(L-R): Justin Leppitsch, Craig Kelly and Brendon Bolton. Pictures: AFL Photos

LIFE is never the same for those who secure an AFL premiership.

The public adulation, the private satisfaction, the parties change everything. Feelings of accomplishment and fulfillment can distort a competitive reality. Distractions, some welcomed and others unwanted, to a high performance life can enter daily routine and thoughts.

When it’s a Collingwood premiership, multiply the disturbances and the frenzy by 10, maybe 20, and when the flag defence begins with two losses, murmurings outside the club lead to valid questions within it.

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Collingwood people – players, coaches, administrators - are convinced they have not taken shortcuts in 2024 preparations.

CEO Craig Kelly, a naturally and proudly combative leader when he feels the need to protect his people, begins a conversation with AFL.com.au about the club’s early 2024 landscape with a version of mock laughter. He had just finished one of his regular chats with coach Craig McRae, the two aware of what is already unfolding in the public narrative.

“Externally people don’t understand what goes on internally,” Kelly said. “All of us understand the game we are in, all of us understand when you play two good sides, you will try to pick it apart and look for reasons and try and talk things up.”

To Kelly’s point, there are obvious reasons for the Magpies’ tardy start. Greater Western Sydney (a 32-point winner in Opening Round) and Sydney (a 33-point winner in round one), are very good football teams, with the Giants having already pushed the Pies to a one-point result in last year’s preliminary final, and the Swans beating the Pies by the same margin in the 2022 preliminary final. Both teams are expected to finish high on the 2024 ladder.


Then there is the indefinite absence of Nathan Murphy, who hasn’t played since the first quarter of the 2023 Grand Final and who continues to be assessed by concussion experts, and which has had a profoundly negative impact. The ripple effect of his unavailability has changed the attacking dynamic of the Pies’ backline.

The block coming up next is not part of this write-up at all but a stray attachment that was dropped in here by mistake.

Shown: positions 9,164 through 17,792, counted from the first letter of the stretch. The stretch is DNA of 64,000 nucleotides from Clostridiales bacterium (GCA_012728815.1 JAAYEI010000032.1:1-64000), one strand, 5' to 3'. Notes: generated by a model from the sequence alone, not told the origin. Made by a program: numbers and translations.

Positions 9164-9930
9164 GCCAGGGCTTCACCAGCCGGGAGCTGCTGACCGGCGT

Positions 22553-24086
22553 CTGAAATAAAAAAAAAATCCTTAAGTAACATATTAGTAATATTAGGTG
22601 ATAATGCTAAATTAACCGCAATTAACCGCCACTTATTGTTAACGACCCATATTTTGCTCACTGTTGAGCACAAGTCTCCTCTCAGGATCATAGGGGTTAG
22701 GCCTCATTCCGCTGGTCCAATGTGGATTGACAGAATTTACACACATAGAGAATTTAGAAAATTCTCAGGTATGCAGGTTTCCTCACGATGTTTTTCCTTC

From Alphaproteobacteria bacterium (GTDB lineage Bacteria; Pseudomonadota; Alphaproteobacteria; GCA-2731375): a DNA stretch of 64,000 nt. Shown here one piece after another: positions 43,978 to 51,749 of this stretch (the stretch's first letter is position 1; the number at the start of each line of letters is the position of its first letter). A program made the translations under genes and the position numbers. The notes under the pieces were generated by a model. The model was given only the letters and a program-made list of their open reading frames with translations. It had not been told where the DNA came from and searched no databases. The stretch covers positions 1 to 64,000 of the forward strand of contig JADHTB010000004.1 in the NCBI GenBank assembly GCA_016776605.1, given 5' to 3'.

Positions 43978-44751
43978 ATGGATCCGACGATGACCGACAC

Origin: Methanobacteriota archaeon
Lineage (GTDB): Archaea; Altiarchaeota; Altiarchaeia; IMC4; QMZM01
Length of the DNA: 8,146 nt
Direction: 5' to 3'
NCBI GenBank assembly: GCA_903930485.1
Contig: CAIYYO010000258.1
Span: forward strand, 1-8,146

A big hole has formed in the forward line, too, with Dan McStay’s latest knee problems causing many problems inside 50.

The long-service leave being taken by renowned football department head Graham Wright, and the flow-on effects of those now empowered to fill his void, is another problem.

Kelly himself will be playing active roles in the running of certain parts of the football department, including involvement in big picture discussions on the composition of the Magpies’ list, an understandable role given that prior to becoming CEO in January 2023, he had established the biggest sports talent and marketing agency in Australia.

It is known there has been friction, particularly between Brendon Bolton and Justin Leppitsch, as the new football department roles assigned to cover Wright are being bedded down.

Craig McRae with assistant coaches (L-R) Hayden Skipworth, Brendon Bolton and Justin Leppitsch after the R10 match between Collingwood and Carlton at the MCG on May 21, 2023. Picture: AFL Photos

Bolton had his responsibilities bolstered in the new portfolio breakdown, and retained status as director of coaching. Among Leppitsch’s new roles are the overseeing of the Magpies’ football, strategy and innovation.

Clare Pettyfor, general manager operations, has recently told the club she would be returning to a media role with Melbourne.

Wright offered to resign when he made Collingwood officials aware of his need for a lengthy break from football. The long-service leave which he has taken was suggested to him by president Jeff Browne and Kelly. He will return to the club in early September.